A few hundred years ago - sometimes even less - some marvels of science and technology were mistakenly thought to be completely harmless. The long-term side effects of many substances were not yet known, and there were those who lost their pens for ingesting radium and those who still live today in an asbestos house.
As for arsenic, the question is not that different. At the end of the nineteenth century, more or less everyone knew that arsenic was toxic if ingested, but hardly anyone was aware that it could kill even in the form of wallpaper. In short, how often are we made out of a piece of furniture?
Arsenic walls for beautiful furnishings to die for
In America, at the end of the 19th century, over half of American homes were lined with poisonous wallpaper. The toxic substance was released into the air, ending up on clothing, hands and often in the food of the poor unsuspecting inhabitants. So, in 1874 a man named Robert M. Kedzie decided to take matters into his own hands. The man had been a surgeon during the civil war and became a professor of chemistry after leaving the army.
Upon learning of the dangers that lurked behind the cladding for the walls of the pretty houses crammed with families and children, he decided to write a book. Thus the volume "Shadows from the Walls of Death: Facts and Inferences Prefacing a Book of Specimens of Arsenical Wall Papers" ("Shadows from the walls of death: facts and inferences preceding a sample of arsenic wallpapers" ). The book was not an essay, but rather a collection of beautifully colored wallpapers, as beautiful as they were deadly. Of a couple of samples you can see the beautiful bright and poisonous green of the photos above.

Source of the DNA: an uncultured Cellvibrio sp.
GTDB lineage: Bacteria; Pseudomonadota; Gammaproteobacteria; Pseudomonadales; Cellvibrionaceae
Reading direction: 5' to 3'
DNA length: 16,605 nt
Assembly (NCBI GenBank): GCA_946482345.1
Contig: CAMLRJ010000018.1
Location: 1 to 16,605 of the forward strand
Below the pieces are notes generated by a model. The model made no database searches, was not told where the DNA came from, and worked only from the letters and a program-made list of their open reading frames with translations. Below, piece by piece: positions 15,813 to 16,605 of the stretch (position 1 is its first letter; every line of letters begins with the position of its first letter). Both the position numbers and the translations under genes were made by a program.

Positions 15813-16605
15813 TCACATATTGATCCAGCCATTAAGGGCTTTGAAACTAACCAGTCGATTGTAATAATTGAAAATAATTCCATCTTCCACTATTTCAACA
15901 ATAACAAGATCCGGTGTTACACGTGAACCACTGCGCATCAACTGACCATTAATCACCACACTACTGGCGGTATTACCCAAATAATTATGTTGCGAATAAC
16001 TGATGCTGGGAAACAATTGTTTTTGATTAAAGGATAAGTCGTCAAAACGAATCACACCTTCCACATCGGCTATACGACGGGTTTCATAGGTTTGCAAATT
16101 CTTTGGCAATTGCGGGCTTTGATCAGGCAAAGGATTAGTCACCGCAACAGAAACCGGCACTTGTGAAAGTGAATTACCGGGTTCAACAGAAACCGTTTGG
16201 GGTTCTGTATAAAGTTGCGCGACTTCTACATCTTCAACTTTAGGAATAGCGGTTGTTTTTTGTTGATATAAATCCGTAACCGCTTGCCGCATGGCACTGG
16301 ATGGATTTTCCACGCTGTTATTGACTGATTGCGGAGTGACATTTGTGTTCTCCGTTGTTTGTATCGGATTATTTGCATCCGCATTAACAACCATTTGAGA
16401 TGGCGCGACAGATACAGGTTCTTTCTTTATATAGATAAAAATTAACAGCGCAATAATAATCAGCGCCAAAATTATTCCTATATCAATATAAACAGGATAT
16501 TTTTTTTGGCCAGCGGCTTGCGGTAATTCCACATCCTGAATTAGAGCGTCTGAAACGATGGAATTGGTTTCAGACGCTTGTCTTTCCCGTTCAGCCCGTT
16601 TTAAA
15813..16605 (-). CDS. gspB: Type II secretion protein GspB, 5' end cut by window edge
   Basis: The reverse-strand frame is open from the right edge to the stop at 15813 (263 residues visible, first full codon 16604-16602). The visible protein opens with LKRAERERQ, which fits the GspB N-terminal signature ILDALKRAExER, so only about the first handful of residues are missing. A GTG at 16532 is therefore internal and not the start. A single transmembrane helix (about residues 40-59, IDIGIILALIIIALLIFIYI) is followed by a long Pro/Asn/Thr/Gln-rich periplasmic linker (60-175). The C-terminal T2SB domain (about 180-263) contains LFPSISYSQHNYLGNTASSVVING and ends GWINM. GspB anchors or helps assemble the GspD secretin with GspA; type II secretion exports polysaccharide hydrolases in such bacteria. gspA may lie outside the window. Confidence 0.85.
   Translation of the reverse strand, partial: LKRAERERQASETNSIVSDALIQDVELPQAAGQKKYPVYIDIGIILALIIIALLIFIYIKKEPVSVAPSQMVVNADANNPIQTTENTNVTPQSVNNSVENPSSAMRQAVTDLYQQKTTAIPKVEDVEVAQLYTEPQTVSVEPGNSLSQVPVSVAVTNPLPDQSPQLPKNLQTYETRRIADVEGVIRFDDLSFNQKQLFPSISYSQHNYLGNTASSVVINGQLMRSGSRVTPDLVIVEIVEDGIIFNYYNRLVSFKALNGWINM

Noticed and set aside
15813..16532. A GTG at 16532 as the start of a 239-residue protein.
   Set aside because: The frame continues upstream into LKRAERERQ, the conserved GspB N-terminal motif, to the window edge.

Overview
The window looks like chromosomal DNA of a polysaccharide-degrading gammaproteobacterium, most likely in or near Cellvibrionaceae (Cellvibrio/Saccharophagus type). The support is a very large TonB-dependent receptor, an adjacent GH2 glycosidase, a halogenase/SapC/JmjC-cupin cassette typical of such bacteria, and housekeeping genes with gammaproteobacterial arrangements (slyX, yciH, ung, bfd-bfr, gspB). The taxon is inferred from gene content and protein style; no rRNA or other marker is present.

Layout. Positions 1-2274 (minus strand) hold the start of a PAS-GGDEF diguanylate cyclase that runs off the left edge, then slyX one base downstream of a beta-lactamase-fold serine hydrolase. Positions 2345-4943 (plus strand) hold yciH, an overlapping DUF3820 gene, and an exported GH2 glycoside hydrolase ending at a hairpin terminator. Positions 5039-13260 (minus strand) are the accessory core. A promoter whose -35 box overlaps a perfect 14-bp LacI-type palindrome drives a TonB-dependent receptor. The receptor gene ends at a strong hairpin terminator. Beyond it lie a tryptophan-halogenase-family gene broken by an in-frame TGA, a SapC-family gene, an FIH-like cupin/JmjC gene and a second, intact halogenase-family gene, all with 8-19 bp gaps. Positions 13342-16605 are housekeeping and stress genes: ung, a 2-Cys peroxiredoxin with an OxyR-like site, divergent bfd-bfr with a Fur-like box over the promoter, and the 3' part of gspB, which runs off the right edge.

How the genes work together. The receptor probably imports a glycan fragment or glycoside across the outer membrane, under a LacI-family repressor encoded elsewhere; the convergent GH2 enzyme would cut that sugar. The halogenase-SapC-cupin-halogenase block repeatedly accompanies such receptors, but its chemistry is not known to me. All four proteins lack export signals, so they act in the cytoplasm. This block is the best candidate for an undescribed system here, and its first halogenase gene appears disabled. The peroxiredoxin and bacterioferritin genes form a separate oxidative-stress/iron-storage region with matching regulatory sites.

An arsenic book to warn against a potentially lethal wallpaper
Each page was drenched in poison capable of making an adult person ill. Dr. Kedzie made 100 copies and mailed them to Michigan public libraries. Along with the book there was also the warning not to let anyone touch the pages of this deadly compendium. What initially turned out to be simple theories of a chemist, were soon validated by the scientific community. Libraries at that point feared for the safety of the public and employees, so numerous copies of the book in question were destroyed.
To date, it seems that only four volumes of the arsenic book are still in circulation. To be able to admire the poisonous wallpapers, it was essential - until a few years ago - to wear special gloves. In 1998, the copy owned by Michigan State University was coated with plastic, page after page. One of the copies, licensed to the National Library of Medicine, was scanned and made available online. Certainly a couple of safer ways to admire the pages of the most poisonous book of all time.